Das said cryptocurrencies are a "serious threat to financial stability for all countries - especially for emerging markets" and cited a recent white paper on cryptocurrencies issued last year by the International Monetary Fund .

The IMF cautioned that "a widespread proliferation of crypto assets comes with substantial risks to the effectiveness of monetary policy, exchange rate management and capital flow management as well as to fiscal sustainability."

The IMF said crypto assets are either backed or unbacked with reserve assets providing tangible value for backed crypto assets, which are referred to as "stablecoins." Bitcoin, though, is an unbacked crypto asset that has no value because it isn't tied to any future profit streams or coupon payments, according to the IMF.

At least one SEC commissioner says bitcoin-based ETFs are a bad idea and pose a substantial risk for investors and others.

The SEC's approval of the bitcoin-based products listing "put us on a wayward path that could further sacrifice investor protection," SEC commissioner Caroline Crenshaw said in a dissenting statement. "I cannot agree that these actions serve either our statutory or foundational investor protection mandates."


Fraud, manipulation cited

Crenshaw said the bitcoin trading products are tied to global spot markets that "are marred by fraud and manipulation, concentrated and without adequate oversight." Such bitcoin-based spot markets are unsafe for investors and lack transparency, she added.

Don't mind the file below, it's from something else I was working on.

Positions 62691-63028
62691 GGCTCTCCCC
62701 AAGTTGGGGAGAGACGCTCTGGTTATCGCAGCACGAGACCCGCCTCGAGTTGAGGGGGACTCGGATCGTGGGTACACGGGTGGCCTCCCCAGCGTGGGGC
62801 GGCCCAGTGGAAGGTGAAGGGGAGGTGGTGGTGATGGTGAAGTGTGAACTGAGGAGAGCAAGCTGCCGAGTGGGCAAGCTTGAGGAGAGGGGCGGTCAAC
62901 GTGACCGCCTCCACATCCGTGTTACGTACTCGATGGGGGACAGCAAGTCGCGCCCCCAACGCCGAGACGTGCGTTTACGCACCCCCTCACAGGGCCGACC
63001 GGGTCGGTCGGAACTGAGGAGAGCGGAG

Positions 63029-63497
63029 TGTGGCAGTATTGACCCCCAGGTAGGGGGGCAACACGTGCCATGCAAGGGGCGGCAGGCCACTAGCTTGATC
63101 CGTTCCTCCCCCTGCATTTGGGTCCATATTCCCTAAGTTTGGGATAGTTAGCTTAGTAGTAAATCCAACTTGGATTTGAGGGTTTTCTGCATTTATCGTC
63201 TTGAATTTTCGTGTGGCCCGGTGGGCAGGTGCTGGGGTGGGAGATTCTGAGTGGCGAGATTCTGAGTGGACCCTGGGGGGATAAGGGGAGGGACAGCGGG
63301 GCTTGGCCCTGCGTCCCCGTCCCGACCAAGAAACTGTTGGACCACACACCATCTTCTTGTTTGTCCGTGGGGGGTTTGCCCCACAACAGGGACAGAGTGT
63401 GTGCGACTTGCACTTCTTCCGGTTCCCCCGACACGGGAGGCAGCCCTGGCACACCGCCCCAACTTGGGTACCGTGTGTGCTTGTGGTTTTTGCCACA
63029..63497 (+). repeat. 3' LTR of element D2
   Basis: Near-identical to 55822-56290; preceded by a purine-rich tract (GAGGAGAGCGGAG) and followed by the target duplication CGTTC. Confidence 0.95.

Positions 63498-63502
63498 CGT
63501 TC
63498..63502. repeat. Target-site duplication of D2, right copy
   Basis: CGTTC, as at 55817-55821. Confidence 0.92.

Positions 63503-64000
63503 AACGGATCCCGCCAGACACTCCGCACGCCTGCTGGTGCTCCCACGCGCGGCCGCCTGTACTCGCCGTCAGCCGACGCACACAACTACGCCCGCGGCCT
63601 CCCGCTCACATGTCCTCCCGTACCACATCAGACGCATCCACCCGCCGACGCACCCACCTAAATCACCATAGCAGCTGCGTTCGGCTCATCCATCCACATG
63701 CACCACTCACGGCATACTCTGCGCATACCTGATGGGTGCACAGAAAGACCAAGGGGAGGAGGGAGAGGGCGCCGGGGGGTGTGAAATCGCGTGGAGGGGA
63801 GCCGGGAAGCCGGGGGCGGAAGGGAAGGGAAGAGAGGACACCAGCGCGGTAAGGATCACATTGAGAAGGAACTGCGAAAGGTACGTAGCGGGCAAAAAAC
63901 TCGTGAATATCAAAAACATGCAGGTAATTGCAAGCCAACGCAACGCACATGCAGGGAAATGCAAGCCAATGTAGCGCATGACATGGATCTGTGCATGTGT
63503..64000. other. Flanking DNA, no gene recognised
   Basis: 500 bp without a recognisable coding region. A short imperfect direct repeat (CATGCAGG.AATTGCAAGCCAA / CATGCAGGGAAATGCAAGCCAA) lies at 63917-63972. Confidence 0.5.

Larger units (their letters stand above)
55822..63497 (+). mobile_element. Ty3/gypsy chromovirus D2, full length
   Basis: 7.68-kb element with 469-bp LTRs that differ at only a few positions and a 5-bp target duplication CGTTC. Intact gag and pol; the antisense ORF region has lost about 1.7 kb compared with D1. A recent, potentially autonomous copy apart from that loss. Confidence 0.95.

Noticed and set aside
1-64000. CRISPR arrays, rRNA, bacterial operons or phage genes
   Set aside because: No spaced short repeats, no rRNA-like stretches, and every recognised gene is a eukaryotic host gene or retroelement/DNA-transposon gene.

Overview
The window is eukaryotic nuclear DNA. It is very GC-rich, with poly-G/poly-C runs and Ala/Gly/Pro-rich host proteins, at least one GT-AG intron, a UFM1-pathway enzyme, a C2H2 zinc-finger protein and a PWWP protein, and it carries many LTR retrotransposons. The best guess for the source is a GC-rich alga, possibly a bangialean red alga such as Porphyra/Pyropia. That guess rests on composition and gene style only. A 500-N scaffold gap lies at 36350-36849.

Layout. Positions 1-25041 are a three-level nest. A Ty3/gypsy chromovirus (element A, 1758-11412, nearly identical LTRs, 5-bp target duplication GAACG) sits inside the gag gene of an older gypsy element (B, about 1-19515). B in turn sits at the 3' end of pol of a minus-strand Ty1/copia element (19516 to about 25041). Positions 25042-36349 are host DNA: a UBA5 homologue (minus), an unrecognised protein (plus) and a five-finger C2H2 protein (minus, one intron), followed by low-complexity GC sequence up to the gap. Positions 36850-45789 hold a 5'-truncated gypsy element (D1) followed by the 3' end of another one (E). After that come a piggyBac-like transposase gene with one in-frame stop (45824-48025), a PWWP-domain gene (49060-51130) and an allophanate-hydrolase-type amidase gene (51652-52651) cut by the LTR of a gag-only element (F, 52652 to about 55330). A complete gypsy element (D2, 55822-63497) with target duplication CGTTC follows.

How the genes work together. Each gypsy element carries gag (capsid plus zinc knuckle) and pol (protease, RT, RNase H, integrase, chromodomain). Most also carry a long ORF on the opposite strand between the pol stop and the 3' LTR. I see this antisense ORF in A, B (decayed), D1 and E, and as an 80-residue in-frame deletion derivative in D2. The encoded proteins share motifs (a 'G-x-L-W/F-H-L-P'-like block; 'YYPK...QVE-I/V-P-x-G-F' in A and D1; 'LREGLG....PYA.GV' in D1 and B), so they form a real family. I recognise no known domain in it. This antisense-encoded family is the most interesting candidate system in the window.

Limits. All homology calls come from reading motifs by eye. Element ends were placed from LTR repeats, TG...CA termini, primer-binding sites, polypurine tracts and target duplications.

An example of market manipulation Crenshaw cited in her dissent is "wash trading," which she called pervasive in cryptocurrency trading and especially bitcoin markets.

She said wash trading occurs when the people selling their bitcoin products buy them for increasingly higher rates to drive up their prices and create the illusion of "high trading interest" until "selling to unwitting third-party market participants at inflated values."

Wash trading "distorts price and volume, causes volatility, reduces investor confidence and participation in financial markets, and of course, results in investor harm," Crenshaw said.

She cited a recent analysis of 29 major crypto exchanges in which wash trading accounted for up to 77.5% of trading volume in unregulated exchanges.

Officials with the SEC on Wednesday reversed their prior denial of Grayscale Investments' request to sell bitcoin-based trading products on the Arca trading platform.

SEC denial

Officials with Grayscale Investments sought SEC approval to convert the Grayscale Bitcoin Trust into an exchange-traded product. The SEC denied the request, which Grayscale opposed in a federal appellate court filing that was argued on March 7.


The federal appellate court ordered the SEC to vacate its denial of Grayscale's request in light of the SEC's approval of similar requests by other traders.

The reversal occurred nearly five months after the Washington D.C. federal appellate court ordered the SEC's prior denial be vacated.

The U.S. Court of Appeals in Washington, D.C., on Aug. 29 ruled that SEC officials improperly denied Grayscale Investments' request to list bitcoin on the NYSE Arca trading exchange for ETFs and other products.